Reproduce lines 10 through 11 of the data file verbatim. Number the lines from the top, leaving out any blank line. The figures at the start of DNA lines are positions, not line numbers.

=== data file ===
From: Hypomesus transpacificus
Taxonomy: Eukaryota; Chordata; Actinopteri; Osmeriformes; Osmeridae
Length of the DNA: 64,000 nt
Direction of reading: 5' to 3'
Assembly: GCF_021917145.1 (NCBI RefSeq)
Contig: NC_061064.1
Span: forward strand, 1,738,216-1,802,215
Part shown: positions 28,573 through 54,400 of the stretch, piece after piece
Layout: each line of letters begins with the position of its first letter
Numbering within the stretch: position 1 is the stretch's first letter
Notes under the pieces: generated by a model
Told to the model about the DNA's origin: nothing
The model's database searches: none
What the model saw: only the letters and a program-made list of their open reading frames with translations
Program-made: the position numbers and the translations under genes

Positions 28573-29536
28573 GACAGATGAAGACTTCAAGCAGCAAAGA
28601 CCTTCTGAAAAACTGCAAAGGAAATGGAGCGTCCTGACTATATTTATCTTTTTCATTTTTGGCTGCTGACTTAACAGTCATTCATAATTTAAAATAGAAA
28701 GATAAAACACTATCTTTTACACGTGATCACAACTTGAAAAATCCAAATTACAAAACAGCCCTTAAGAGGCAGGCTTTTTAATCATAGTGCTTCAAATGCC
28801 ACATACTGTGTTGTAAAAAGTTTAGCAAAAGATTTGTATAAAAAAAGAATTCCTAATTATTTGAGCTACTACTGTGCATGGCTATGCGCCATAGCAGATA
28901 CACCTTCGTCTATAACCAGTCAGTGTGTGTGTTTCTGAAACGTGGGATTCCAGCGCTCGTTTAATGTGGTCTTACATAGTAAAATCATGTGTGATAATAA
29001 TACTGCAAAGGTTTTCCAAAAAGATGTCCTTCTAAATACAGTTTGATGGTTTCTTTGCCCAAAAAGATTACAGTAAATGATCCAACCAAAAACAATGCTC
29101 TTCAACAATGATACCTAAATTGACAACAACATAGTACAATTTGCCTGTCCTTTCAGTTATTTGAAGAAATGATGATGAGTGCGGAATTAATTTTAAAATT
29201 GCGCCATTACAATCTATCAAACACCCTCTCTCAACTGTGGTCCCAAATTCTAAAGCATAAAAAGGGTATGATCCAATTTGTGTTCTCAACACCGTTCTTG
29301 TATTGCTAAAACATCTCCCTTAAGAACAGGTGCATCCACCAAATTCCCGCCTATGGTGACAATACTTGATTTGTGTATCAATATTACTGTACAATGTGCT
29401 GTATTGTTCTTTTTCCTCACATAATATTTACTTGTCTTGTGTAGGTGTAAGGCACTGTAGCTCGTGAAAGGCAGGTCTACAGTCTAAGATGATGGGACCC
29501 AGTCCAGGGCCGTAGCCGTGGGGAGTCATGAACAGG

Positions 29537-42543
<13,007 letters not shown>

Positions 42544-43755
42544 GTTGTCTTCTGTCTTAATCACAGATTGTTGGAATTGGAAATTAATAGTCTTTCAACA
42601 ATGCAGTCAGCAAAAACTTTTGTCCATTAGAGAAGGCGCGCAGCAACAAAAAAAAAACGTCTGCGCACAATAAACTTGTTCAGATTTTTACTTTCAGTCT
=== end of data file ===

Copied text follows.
Numbering within the stretch: position 1 is the stretch's first letter
Notes under the pieces: generated by a model